Sanitizing html input: youtube iframes, css inline styles and customization

Sometimes we give users tremendous power over the content generated on the web platforms that we write. The power to add content using HTML/WYSIWYG editors.

There is only one gotcha. We need to make sure that this power is not abused by malicious users. After all, you are a responsible developer, right?

One of the libraries that you can use for that is the Sanitize ruby gem .

Sanitize.clean(html)

Why it matters

  • Most importantly to avoid XSS attacks.

    You are probably already aware of them and know of the danger.

  • And to avoid CSS Injection attacks.

    They can be used to lead the customer to an unsafe page outside of your website without the customer being aware of that. Imagine that your shopping platform allows people to buy products. When people click a “buy” button somewhere outside a product description they might think they are still on your page. But malicious attacker can use CSS and HTML to place identically looking button at the same location on the page that your original button is placed on.

    User can click such button and be redirected to their own domain with layout identical to your shopping platform. They might think they are logging in or buying on your platform but instead they are providing their login and password or credit card credentials on the attacker page.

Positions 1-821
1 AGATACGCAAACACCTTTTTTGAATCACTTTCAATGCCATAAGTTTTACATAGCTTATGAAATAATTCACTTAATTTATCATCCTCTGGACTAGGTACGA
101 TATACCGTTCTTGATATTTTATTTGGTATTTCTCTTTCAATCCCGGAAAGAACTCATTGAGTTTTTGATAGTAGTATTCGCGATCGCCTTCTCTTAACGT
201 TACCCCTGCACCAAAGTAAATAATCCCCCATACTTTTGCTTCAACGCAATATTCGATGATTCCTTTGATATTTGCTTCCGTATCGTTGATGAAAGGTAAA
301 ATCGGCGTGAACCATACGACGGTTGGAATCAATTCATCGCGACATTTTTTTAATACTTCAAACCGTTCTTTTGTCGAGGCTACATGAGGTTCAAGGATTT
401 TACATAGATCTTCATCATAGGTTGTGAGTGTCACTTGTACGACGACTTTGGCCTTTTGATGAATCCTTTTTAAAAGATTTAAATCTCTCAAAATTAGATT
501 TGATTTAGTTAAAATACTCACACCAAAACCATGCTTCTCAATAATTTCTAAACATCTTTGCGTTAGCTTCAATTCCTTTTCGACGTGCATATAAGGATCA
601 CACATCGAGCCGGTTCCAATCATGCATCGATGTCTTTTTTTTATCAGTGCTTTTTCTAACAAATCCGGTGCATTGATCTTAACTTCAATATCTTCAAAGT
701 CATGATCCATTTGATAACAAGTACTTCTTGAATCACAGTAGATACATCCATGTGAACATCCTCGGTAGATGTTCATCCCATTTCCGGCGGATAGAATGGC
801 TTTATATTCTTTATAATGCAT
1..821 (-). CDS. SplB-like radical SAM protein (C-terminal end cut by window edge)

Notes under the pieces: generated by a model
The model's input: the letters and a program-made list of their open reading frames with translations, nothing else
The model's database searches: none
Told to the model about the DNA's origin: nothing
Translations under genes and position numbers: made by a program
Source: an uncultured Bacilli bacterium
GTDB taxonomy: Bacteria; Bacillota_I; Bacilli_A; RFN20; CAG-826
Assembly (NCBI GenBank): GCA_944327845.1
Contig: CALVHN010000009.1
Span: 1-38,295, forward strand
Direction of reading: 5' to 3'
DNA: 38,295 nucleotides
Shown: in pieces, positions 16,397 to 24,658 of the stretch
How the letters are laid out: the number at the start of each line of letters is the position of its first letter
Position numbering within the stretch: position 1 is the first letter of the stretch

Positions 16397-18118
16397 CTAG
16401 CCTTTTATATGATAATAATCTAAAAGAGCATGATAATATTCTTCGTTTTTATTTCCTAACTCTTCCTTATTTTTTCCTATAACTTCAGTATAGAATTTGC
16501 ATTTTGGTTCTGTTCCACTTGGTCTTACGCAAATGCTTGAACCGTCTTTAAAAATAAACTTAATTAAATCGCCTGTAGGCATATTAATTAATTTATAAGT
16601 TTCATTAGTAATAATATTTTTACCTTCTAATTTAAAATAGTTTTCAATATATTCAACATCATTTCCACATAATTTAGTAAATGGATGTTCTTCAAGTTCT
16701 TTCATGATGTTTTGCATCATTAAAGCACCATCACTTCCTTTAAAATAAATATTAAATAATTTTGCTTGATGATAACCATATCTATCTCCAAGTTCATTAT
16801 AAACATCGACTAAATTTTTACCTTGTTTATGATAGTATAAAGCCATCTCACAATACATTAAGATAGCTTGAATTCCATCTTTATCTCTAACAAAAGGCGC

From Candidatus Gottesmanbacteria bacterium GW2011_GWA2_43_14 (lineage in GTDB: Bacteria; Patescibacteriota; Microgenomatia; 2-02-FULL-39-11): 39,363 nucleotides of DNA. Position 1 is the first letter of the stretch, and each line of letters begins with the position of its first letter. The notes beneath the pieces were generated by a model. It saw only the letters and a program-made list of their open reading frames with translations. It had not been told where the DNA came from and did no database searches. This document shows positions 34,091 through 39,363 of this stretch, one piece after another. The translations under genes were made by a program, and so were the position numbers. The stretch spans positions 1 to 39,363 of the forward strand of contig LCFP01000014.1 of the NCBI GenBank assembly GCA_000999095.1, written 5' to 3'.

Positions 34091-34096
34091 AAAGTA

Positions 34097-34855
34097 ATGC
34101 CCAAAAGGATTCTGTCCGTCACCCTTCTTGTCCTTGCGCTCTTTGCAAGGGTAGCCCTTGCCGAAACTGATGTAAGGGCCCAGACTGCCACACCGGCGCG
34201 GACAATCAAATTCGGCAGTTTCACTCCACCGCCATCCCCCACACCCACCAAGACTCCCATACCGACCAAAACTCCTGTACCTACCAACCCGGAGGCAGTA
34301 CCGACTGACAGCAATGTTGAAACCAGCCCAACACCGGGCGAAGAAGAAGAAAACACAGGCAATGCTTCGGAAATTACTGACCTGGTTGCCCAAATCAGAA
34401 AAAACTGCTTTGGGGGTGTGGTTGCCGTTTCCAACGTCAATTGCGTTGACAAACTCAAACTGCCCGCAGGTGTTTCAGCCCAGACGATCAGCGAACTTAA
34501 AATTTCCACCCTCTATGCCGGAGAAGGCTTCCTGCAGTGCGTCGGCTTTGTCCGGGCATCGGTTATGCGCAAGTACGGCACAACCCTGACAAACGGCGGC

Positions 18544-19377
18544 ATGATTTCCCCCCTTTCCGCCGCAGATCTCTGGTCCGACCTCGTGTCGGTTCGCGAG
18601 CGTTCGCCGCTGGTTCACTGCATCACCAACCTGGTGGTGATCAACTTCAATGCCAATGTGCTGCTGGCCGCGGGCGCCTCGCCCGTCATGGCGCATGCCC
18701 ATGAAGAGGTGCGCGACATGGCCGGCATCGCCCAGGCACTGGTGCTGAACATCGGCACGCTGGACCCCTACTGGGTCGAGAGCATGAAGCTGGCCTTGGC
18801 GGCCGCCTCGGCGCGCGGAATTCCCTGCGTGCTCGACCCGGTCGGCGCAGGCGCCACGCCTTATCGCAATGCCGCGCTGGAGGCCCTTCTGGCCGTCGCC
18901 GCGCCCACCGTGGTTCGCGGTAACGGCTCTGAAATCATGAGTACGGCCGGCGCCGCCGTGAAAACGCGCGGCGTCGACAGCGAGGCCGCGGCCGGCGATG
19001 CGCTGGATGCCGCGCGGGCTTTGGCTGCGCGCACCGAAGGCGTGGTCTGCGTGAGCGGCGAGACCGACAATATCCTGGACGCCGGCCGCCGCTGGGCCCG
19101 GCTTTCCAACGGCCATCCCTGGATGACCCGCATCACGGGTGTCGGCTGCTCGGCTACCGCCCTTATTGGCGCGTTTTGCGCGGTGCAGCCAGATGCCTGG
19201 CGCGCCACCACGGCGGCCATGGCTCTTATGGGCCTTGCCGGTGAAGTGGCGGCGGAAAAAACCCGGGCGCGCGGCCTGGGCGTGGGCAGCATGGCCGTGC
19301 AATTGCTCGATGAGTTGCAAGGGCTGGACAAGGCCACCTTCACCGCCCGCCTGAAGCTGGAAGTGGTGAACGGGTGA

Youtube iframe

But sometimes you want to include or exclude some parts of the HTML conditionally. For example you might not want the user to be able to include all <iframe>-s but you might want them to be able to include youtube videos of cats or ted.com talks.

class IframeWhiteList
  def initialize(src, attributes)
    @src = src
    @attributes = attributes
  end

  def call(env)
    node      = env[:node]
    node_name = env[:node_name]

    # Don't continue if this node is already whitelisted or is not an element.
    return if env[:is_whitelisted] || !node.element?

    # Don't continue unless the node is an iframe.
    return unless node_name == 'iframe'

    # Verify that the video URL is actually a valid video URL.
    return unless node['src'] =~ @src

    # We're now certain that this is a valid embed, but we still need to run
    # it through a special Sanitize step to ensure that no unwanted elements or
    # attributes that don't belong in a YouTube embed can sneak in.
    Sanitize.clean_node!(node, {
      :elements => %w[iframe],
      :attributes => {'iframe'  => @attributes}
    })

    # Now that we're sure that this is a valid embed and that there are
    # no unwanted elements or attributes hidden inside it, we can tell Sanitize
    # to whitelist the current node.
    {:node_whitelist => [node]}
  end
end

class YouTubeWhiteList < IframeWhiteList
  def initialize
    super(
      /\A(https?:)?\/\/(?:www\.)?youtube(?:-nocookie)?\.com\//,
      %w(
        allowfullscreen frameborder height src width scrolling
        webkitallowfullscreen mozallowfullscreen
        style title id name seamless
        allowtransparency hspace vspace marginheight
        marginwidth border
      )
    )
  end